I develop a story or base a character on an existing story that inspires me, like the animal kingdom stories of Toon Tellegen (a Dutch writer, his work is translated in a lot of languages. I truly recommend it!). They are stories about humans and human psychology, told through animals in a beautiful and poetic way. I develop a character that could be used also for animation, one of my plans for the near future 🙂 but we’ll talk more about that later!

Do you use any specific techniques in your work?

I use classic analog techniques like pencil drawing, aquarel, soft pastels, collage and painting. I design and create textiles, and use them as analog or digital collage material. I also love to manipulate the images with digital techniques, but I try to keep it subtle. The fundamental image is always made by hand.

Charlotte-Greeven-Minor Swing Bday Selfie
Minor Swing Bday Selfie

Can you describe your work setting?

I live with my prince in a really nice apartment in Amsterdam, in a very lively neighbourhood close to the centre. My atelier is part of the apartment. I love working at home, but I like to keep my work area separate from my personal stuff. The atelier space gives me this freedom.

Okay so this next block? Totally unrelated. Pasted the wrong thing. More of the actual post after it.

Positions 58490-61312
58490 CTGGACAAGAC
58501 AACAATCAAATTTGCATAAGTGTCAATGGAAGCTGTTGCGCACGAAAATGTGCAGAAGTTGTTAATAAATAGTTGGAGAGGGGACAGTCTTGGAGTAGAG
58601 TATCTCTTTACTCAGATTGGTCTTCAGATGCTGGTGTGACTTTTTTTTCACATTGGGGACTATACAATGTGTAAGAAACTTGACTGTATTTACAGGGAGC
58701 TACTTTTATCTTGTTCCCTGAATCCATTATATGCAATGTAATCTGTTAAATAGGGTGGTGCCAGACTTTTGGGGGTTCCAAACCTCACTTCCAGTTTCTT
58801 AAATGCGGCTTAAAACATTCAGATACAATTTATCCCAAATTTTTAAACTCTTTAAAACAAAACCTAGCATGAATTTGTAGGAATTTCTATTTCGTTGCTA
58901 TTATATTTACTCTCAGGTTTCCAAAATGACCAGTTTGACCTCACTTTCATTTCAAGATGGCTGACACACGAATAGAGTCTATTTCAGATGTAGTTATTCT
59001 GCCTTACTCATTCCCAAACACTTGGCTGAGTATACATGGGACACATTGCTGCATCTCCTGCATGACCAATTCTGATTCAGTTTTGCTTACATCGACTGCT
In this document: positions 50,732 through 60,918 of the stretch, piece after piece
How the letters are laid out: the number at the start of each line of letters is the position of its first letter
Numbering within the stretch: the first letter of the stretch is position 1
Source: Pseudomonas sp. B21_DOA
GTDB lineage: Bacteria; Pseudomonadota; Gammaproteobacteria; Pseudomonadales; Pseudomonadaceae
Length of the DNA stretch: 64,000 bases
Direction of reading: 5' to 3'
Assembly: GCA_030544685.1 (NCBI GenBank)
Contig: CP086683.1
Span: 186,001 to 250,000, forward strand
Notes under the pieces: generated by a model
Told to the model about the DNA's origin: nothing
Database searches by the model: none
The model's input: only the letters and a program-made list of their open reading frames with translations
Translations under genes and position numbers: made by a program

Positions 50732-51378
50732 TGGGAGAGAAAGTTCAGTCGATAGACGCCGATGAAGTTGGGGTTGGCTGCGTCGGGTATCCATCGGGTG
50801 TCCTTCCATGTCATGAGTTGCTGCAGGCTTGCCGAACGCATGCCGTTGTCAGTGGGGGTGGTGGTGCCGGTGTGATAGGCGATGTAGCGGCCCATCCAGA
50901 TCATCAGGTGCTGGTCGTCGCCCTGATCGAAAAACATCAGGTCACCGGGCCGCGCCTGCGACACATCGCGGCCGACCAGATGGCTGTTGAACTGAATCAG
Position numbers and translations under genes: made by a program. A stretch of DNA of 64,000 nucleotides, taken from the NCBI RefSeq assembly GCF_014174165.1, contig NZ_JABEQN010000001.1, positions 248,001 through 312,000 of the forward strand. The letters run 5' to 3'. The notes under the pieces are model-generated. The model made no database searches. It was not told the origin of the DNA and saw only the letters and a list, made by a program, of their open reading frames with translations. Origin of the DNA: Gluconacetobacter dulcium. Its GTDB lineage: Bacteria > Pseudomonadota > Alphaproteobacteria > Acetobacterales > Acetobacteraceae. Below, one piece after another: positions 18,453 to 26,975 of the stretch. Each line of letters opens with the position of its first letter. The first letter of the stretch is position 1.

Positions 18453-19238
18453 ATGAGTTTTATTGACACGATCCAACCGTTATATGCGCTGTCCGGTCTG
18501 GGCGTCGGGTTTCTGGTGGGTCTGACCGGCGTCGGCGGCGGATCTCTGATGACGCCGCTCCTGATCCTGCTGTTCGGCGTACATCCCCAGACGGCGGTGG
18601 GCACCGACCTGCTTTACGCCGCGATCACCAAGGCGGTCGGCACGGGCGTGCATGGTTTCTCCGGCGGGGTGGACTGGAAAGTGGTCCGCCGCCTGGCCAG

What do you enjoy most about your job?

I enjoy not knowing exactly what the future will bring, the excited feeling of being scared to take a new step and then being super proud I did it! I’m in the middle of applied arts and fine arts, and I’m looking forward to really focus on this combination and do many interdisciplinary projects.

Charlotte-Greeven-The Other Woman
The Other Woman

 Can you tell us about any future project you are working on?

YES! I’m working as a costume designer with fashion designers MaryMe-JimmyPaul on a great 3D stop motion animation film project by film maker Jasper Kuipers. The film is called Finity Calling, it’s about the relativity of time and appearance. Everything is handmade. The figures are sculpted as eroded ancient Greek statues, but the molds are cast in silicones and painted again to resemble the original. This gives an alienating but at the same time very natural appearance. The costumes are a huge challenge and very fulfilling. The filming will start soon, keep an eye on Finity Calling!

I’m also very interested in animation, in my drawings I always think about film possibilites. I aspire to a future where I can combine animation (2D or 3D) with illustration, life drawing, and make films or build exhibitions to share a whole visual experience. I would love to work together with other visual artists, film makers, product designers, fashion designers, etc!

Do you have any advice for others who are pursuing a career in this field?

Work hard and don’t give up when it seems like you’re stuck. This moment of chaos means you’re critical of your work, ambition is the main thing. Stay positive, don’t judge the unknown and say YES to many new (work) experiences.